Tuesday, July 29, 2014

Magnificent Arts

If you would want to understand soul of Iran, you should study their arts and architecture.
Photos by Mohammad Domiri

The Ballad of Narayama

“This haunting, kabuki-inflected version of a Japanese folk legend is set in a remote mountain village where food is scarce and tradition dictates that citizens who have reached their seventieth year must be carried to the summit of Mount Narayama and left there to die. The sacrificial elder at the center of the tale is Orin (Kinuyo Tanaka), a dignified and dutiful woman who spends her dwindling days securing the happiness of her loyal widowed son with a respectable new wife. Filmed almost entirely on cunningly designed studio sets, in brilliant color and widescreen, The Ballad of Narayama is a stylish and vividly formal work from Japan’s cinematic golden age, directed by the dynamic Keisuke Kinoshita.” The movie was made in 1958.

Watch the new version of the same folk legend made in 1985

First They Came....


First They Came....

"First they came for the Communists
And I did not speak out
Because I was not a Communist
Then they came for the Socialists
And I did not speak out
Because I was not a Socialist
Then they came for the trade unionists
And I did not speak out
Because I was not a trade unionist
Then they came for the Jews
And I did not speak out
Because I was not a Jew
Then they came for me
And there was no one left
To speak out for me"

By: Martin Niemöller (1892-1984)

Saturday, July 26, 2014

Connecting strength and vulnerability of the creative brain

“Why have so many creative minds suffered from mental illness? Nancy Andreasen, Andrew H. Woods Chair of Psychiatry at the University of Iowa, has devoted decades of study to the physical differences in the brains of writers and other highly accomplished individuals. Produced in partnership with The Atlantic magazine, Judy Woodruff visits Andreasen to explore her work.”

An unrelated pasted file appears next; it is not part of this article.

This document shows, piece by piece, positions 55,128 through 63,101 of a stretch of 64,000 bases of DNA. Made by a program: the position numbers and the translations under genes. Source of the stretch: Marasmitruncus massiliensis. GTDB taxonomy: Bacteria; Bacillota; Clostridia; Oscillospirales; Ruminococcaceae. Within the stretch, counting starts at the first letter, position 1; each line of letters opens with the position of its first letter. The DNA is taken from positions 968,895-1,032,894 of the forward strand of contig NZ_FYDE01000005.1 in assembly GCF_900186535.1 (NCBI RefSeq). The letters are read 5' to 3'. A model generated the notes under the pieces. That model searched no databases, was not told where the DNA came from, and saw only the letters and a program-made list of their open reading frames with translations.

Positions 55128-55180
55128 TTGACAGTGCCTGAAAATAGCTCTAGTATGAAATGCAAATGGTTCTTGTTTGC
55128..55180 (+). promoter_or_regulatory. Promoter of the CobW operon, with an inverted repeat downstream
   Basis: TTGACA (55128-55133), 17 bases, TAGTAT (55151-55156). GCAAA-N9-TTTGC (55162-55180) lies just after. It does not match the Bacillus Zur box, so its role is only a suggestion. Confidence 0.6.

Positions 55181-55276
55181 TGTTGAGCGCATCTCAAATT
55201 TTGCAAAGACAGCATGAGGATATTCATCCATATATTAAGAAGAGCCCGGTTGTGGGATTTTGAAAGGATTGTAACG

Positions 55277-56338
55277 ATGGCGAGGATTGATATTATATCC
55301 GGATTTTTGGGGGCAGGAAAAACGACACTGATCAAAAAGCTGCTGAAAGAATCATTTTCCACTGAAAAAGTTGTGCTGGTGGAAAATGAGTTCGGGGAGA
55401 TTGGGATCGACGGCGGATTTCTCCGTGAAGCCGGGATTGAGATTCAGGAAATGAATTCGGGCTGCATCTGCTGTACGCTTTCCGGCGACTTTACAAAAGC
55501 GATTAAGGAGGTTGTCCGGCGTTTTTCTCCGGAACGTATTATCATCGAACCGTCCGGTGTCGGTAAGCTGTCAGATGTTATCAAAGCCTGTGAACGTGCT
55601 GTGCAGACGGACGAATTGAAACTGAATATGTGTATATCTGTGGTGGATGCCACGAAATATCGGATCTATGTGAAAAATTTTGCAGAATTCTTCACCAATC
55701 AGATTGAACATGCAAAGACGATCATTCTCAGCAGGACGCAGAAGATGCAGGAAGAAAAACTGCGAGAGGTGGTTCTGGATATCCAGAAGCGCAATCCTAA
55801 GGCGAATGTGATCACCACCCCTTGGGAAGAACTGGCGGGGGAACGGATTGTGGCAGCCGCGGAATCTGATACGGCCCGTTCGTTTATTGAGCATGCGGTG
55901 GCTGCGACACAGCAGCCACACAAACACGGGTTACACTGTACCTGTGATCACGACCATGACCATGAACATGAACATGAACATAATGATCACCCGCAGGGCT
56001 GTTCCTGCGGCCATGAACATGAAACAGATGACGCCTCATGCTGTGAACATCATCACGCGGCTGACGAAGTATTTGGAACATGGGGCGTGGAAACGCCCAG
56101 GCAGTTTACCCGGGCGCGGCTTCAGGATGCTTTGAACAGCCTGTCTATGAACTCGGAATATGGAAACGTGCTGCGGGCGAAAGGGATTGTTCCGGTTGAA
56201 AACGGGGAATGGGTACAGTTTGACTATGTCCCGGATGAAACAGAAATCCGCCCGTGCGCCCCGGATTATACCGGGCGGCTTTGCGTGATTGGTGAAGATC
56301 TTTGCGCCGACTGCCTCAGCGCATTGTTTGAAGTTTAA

PBS, Newshour interviews Nancy Coover Andreasen an American neuroscientist and neuropsychiatrist on strength and vulnerability of the creative brain. Dr.  Andreasen currently holds the Andrew H. Woods Chair of Psychiatry at the University of Iowa Roy J. and Lucille A. Carver College of Medicine.

Tuesday, July 22, 2014

The Idiot

 The Idiot, based on Dostoevsky’s novel,  is a 1951 Japanese film directed by Akira Kurosawa. Kurosawa writes:
"I had wanted to make The Idiot long before Rashomon. Since I was little I've liked Russian literature, but I find that I like Dostoevsky the best and had long thought that this book would make a wonderful film. He is still my favorite author, and he is the one — I still think — who writes most honestly about human existence."

“Dostoyevsky wanted to portray a genuinely good man. It may seem ironic choosing a young idiot as his hero. But in this world goodness and idiocy are often equated. This story tells of the destruction of a pure soul by a faithless world.”
Audio book...
Films by Kurosawa


Dennis Kusinich writes:

“No matter our politics, we must take the side of humanity, which encompasses us all, and demand an end to all violence which occurs, implicitly, in our name.

According to a CNN report yesterday, since July 8 a total of 548 Palestinians have been killed and around 3,300 others wounded.

The Times reports, "Israeli tanks opened fire on a hospital, pushing the death toll well over 500. Tank shells crashed through the third-floor of the Al-Aqsa Martyrs hospital in central Gaza, killing two patients and their relatives inside a medical ward and wounding scores hit by rubble and shrapnel. They were among at least 65 people killed or pulled dead from the rubble a day after the bloodiest 24 hours of the conflict saw 140 Palestinians and 13 Israeli soldiers"

Below is an eloquent eye-witness testimony published Sunday, by a Norwegian physician attending to the Palestinian people under attack in Gaza. It is a powerful cry from the heart about the plight of innocent people beset by massive, horrifying injustice. “
Dennis Kucinich